New York City Effort to Enroll Uninsured Children In CHIP Makes Slow Progress
New York Mayor Rudolph Giuliani (R) is stepping up his four-month-old initiative to enroll the city's estimated 325,000 uninsured poor children in Medicaid or the state's CHIP program with a new advertising campaign and collaboration with religious leaders who were asked to promote the program among their congregations, the New York Times reports. In June, Giuliani announced the effort, known as Health Stat, under which 5,000 city workers have been trained in government health care regulations, enabling them to explain available benefits. One hundred additional city workers have been hired or trained "more intensively" to enroll children and adults in public health care programs, while another 100 state workers from several community groups already are enrolling city residents. The city is utilizing a computerized mapping program to identify neighborhoods with "large pockets of uninsured residents." As part of the identification effort, forms that city residents must fill out for free school lunches, day care and school recreation activities include questions about children's health status. Furthermore, the city Housing Authority has notified many of its residents about Health Stat; the city Board of Education included information about health insurance to parents of 1.1 million students and then followed up with phone calls to 45,000 households; and the city Department of Correction currently distributes information about the program to families visiting inmates. Despite early skepticism, the effort has "impressed some health care advocates," the Times reports. Calling Health Stat a "real commitment," Donna Lawrence, executive director of the New York City office of the Children's Defense Fund, said, "There is no where else in the country where a mayor has given it a directive like this and taken it on as aggressively."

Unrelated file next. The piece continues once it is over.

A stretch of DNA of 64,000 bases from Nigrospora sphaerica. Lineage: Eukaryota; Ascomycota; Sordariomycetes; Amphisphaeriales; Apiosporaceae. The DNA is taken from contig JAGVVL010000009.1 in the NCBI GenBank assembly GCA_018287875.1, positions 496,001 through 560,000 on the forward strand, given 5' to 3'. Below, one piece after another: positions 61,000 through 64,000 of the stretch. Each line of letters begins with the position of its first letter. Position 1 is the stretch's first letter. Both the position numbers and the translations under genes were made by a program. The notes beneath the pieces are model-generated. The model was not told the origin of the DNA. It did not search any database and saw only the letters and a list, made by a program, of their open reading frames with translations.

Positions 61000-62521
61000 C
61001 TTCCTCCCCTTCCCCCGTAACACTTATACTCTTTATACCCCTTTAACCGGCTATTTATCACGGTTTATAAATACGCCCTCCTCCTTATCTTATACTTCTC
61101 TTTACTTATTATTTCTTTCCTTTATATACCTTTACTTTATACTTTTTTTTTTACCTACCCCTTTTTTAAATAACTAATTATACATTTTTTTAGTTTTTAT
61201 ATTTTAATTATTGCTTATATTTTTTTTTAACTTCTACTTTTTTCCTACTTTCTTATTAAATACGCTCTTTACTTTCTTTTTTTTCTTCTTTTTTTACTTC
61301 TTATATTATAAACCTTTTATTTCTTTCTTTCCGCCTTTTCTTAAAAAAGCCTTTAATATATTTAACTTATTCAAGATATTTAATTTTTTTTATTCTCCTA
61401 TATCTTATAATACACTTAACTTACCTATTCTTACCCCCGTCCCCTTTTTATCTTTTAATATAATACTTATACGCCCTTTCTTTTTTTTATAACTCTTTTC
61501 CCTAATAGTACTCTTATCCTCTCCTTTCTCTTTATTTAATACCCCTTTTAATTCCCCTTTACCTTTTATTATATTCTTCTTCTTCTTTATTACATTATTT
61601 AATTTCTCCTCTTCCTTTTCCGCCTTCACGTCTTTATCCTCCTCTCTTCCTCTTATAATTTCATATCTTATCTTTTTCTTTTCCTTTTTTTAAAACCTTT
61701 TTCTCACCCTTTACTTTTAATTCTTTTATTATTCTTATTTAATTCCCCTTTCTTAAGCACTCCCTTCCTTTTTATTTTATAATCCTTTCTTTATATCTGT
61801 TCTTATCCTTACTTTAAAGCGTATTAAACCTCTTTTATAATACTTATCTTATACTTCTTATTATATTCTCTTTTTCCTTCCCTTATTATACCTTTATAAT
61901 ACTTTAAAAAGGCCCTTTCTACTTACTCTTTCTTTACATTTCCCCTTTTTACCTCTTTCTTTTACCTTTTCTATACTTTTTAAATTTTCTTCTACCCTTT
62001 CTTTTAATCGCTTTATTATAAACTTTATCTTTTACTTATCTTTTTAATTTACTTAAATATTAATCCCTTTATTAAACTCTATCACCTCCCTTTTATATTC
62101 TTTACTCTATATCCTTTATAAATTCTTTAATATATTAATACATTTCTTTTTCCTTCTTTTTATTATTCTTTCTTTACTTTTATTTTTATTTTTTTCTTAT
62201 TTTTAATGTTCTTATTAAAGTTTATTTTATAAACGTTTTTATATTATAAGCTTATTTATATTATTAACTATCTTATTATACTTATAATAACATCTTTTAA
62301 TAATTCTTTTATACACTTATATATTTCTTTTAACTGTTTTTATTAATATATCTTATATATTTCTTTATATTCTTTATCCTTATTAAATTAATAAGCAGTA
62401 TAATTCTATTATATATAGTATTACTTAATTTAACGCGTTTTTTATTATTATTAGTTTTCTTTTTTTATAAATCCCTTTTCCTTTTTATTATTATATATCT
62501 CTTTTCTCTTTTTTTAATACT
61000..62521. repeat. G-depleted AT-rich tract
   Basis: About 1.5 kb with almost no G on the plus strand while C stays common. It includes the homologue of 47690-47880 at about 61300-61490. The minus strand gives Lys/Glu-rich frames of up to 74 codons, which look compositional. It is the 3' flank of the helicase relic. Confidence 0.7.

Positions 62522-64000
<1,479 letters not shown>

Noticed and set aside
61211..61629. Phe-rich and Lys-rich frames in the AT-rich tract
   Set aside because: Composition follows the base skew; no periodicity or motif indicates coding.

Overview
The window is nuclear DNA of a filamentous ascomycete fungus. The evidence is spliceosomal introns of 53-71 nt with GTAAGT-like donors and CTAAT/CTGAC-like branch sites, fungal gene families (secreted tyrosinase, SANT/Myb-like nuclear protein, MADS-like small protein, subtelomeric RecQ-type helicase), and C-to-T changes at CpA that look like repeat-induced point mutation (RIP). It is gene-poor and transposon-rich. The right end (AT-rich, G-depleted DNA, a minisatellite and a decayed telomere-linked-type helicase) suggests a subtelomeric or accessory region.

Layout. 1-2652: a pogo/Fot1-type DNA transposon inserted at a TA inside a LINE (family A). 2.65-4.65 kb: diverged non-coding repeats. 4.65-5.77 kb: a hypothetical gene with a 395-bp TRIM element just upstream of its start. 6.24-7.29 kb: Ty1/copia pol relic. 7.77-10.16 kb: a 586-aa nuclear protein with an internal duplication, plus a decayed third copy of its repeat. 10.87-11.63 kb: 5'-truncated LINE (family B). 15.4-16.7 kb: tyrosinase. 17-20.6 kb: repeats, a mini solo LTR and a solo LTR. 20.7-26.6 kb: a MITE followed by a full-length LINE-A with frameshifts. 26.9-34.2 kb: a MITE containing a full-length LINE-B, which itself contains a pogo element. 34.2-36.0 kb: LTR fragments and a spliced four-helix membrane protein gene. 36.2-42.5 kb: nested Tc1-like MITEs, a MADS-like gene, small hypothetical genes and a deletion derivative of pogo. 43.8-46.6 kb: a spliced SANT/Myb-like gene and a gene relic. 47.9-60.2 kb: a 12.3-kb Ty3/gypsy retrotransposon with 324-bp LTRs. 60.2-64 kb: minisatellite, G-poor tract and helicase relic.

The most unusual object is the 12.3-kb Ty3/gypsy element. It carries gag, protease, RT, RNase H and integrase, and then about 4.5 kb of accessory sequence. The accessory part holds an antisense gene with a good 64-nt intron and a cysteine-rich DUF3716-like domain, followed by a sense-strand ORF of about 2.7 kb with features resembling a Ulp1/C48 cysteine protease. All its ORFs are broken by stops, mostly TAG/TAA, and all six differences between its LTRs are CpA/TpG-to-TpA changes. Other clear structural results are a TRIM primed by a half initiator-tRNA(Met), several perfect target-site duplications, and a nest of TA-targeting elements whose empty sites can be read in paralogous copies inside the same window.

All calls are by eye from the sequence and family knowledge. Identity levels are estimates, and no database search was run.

Slowly Increasing Enrollment
Despite the campaign, city workers find "it is often ... hard to persuade people to sign up" for insurance. The Times reports that it is "difficult to estimate the number of children enrolled as a result of the city's efforts," but notes that between January and October, 72,000 city children were enrolled in Medicaid or Child Health Plus, the state's CHIP program, bringing the city's total of uninsured children down to 253,000. However, Child Health Plus only enrolled 10,000 New York City children between June, when Health Stat began, and October. The reasons for relatively low enrollment range from families assuming they are ineligible for state or federal programs, fear of dealing with government agencies and reluctance to reveal income, the Times reports. Crimilda Rivera, who handed out stickers and other promotional items during a recent Health Stat outreach event, said, "There is a lot of fear in this community, especially among the immigrant families. But you have to be out there constantly in order for people to get to know you, to build trust, and then they will open up." Early next year, Health Stat will expand to enroll about 700,000 uninsured adults who might be eligible for low-cost coverage under the state's Family Health Plus program (Lipton, New York Times, 11/27).